Last week, Denver City Council voted unanimously to ban all outdoor medical marijuana ads -- from billboards, posters and bus benches to windshield leaflets and sign twirlers, Denver's marijuana dispensaries have to tone it down.
Marijuana businesses can still advertise in print, television, radio and online but will have to include a disclaimer that clearly indicates the products being advertised are for registered Colorado medical marijuana patients only, The Associated Press reports.
The Denver medical marijuana community remains divided on the issue. One advocacy group, the Cannabis Business Alliance, was fighting against the full ad ban and was disappointed that ban passed last week. The CBA, once a supporter of the original proposal to ban ads within 1,000 feet of schools and parks, now says that the terms of this full ban are not clear enough with regard to outside marketing that falls outside of bus-benches, billboards and twirlers like festivals and street fairs or even merchandise. Kush Magazine goes further that that saying that a ban of this nature is a violation of the First Amendment.
However, the Medical Marijuana Industry Group (MMIG), a trade association that advocates for responsible medical marijuana regulation at the local, state, and national level and actively pushed for the ad ban that passed, says the move is ultimately a positive one for the industry.
Michael Elliott, the executive director of MMIG provided The Huffington Post with this statement from his group about the ad ban and why they supported it:
The Denver City Council recently passed an ordinance which will eliminate certain troublesome advertising practices utilized by some participants in the medical marijuana industry. My organization, the Medical Marijuana Industry Group (MMIG), supported this ordinance because we believe it finds the right balance between protecting the interests of the medical marijuana community and the citizens of Denver.
Initially, Councilwoman Ortega proposed a prohibition of outdoor advertising within 1,000 feet of schools, daycares, and parks. Over time, several problems with this proposal became apparent. Firstly, the proposal would have driven medical marijuana advertisements into those Denver neighborhoods located beyond 1,000 feet of schools, daycares, and parks. Secondly, the proposal would have afforded an unfair advertising advantage to the approximately 20% of Denver medical marijuana businesses that are located beyond 1,000 feet of schools, daycares, and parks. Thirdly, enforcing a geographic restriction would be difficult and costly for the city, requiring city employees to get out the measuring tape for every advertising complaint.
To address these problems, Councilman Herndon proposed a citywide prohibition of outdoor medical marijuana business advertising. Soon after, Councilwoman Ortega agreed to co-sponsor this ordinance. The purpose of the ordinance was to require that medical marijuana businesses target their advertisements to medical marijuana patients instead of the general public. As such, the ordinance prohibits medical marijuana businesses from using outdoor advertising such as billboards, leafleting, and sign flippers.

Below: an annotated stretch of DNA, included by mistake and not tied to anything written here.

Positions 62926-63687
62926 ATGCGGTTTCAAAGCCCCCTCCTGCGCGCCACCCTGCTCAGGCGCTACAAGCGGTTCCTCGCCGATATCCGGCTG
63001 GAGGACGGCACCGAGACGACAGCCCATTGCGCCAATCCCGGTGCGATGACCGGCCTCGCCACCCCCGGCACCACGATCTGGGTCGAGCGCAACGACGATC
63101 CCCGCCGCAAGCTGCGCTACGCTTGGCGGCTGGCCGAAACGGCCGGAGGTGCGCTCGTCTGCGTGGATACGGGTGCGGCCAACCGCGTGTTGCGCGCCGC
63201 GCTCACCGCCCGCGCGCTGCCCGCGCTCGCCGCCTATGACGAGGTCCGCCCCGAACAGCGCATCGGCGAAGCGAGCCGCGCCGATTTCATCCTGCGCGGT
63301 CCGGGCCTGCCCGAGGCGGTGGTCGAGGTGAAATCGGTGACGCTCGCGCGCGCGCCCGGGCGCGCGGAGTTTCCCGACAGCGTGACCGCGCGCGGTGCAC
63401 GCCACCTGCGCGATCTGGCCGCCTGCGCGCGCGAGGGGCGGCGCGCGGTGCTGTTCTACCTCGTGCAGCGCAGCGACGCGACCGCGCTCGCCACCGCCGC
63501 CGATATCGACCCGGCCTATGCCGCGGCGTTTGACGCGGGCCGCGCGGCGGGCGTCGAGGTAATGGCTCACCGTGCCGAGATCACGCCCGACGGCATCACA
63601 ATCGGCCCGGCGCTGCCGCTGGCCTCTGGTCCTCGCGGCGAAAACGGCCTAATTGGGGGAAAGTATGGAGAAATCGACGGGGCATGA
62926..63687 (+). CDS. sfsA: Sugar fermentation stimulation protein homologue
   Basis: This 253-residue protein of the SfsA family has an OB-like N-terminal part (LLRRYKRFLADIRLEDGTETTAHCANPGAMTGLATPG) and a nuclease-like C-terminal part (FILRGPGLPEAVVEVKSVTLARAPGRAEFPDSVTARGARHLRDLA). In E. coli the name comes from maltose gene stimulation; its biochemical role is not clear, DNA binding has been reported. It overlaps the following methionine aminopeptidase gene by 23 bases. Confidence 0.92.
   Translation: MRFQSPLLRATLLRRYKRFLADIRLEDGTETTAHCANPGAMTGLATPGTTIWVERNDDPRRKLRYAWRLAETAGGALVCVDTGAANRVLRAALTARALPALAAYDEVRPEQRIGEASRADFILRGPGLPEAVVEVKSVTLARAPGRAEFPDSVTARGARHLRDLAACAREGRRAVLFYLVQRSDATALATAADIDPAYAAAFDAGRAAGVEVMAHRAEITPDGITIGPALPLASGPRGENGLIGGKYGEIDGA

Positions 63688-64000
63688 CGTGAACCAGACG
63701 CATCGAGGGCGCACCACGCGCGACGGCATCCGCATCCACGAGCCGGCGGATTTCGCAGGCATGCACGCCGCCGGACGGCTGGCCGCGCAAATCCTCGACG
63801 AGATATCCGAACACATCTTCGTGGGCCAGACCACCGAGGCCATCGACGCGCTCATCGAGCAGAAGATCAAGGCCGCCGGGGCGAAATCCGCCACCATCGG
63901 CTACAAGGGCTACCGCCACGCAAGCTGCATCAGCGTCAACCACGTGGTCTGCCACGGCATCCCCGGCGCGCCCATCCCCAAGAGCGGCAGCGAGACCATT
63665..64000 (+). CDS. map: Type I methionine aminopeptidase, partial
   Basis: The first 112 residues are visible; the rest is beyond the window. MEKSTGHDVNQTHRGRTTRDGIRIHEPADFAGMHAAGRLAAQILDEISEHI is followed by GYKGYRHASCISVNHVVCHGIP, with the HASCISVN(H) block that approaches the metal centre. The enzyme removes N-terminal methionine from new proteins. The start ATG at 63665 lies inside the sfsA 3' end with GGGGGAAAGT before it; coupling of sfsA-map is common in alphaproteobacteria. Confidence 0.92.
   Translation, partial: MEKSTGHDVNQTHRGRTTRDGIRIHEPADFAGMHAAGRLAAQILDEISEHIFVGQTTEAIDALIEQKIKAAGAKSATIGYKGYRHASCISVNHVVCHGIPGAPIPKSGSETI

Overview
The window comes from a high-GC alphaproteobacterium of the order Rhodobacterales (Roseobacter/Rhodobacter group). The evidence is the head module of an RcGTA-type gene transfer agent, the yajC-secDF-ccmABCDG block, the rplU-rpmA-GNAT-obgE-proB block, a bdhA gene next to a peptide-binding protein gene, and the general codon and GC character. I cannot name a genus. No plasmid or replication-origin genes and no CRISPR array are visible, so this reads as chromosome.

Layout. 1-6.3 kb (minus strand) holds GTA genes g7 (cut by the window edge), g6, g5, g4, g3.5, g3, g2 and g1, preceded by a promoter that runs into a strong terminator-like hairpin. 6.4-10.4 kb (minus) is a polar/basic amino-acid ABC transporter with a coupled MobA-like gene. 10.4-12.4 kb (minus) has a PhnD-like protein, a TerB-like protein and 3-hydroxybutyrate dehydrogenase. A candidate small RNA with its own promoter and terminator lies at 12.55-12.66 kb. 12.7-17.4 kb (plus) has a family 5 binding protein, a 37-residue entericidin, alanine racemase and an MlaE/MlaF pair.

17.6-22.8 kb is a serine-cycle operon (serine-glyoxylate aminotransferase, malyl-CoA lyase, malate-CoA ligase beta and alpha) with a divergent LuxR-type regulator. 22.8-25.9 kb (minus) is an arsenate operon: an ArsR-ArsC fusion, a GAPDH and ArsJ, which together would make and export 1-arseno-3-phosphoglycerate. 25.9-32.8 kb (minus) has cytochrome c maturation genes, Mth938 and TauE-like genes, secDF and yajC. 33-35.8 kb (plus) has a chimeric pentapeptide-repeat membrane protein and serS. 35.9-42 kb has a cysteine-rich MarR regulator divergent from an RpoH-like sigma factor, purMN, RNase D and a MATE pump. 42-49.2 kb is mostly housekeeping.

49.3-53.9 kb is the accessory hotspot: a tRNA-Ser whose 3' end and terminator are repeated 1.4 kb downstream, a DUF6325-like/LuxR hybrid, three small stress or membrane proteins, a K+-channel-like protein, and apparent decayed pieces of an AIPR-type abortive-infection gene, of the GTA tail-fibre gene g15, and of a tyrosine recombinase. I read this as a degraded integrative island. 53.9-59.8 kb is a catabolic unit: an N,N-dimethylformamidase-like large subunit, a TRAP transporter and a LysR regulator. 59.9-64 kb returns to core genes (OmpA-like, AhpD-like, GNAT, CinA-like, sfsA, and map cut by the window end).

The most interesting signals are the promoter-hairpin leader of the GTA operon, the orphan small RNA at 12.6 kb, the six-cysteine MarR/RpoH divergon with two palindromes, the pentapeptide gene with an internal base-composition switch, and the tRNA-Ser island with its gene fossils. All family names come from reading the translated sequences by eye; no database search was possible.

Under the new ordinance, medical marijuana businesses will still have access to a comprehensive range of affordable venues in which to advertise. These include but are not limited to: the print media, merchandising, and web-based solutions including social media. In addition, business signage will still be allowed. But most importantly, patients can be assured that they will have the necessary tools to easily locate and procure their medication.
Put simply, this ordinance addresses those concerns most often voiced by Denver’s citizenry, while maintaining the rights of industry participants to market their businesses in an efficient, fair, and cost-effective manner.
While we remain sympathetic to critics who question the need for additional regulations, MMIG is committed to pushing for a comprehensive regulatory framework. Some may argue that when compared to other industries, medical marijuana has been overregulated. However, for better or worse, we are participants in a young, dynamic, and scrutinized industry. If we are to survive the attacks from without, oversight and regulation must be promulgated and supported from within.
And as time goes by, it is becoming clear that these regulations are working. While many hurdles remain, new data shows that Colorado's medical marijuana regulatory framework is decreasing traffic fatalities, suicides, crime, and teen marijuana usage in our state (studies posted at www.mmig.org).
To prove to our communities that this industry can be the good neighbor, employer, and healthcare provider they desire, we must be willing to compromise and make concessions.
We wish to thank the members of the Denver City Council, especially Councilman Herndon and Councilwoman Ortega, for their efforts on this ordinance. We appreciate that they reached out to our community, took our suggestions, addressed our concerns, and found a targeted solution to a legitimate problem.
While we look forward to the day where medical marijuana businesses are offered the same protections as other businesses, we are willing to remain patient and flexible. It is important to remember that Colorado is on the cutting edge of this issue nationally. MMIG will continue to support reasonable regulations that address community concerns and protect the freedom of Colorado’s citizens.
What do you think? Is outdoor medical marijuana advertising an eyesore that you're happy to see removed from view? Or is it a matter of free speech that regardless of gaudiness, is a right that should be protected? Vote in our poll and tell us your thoughts below.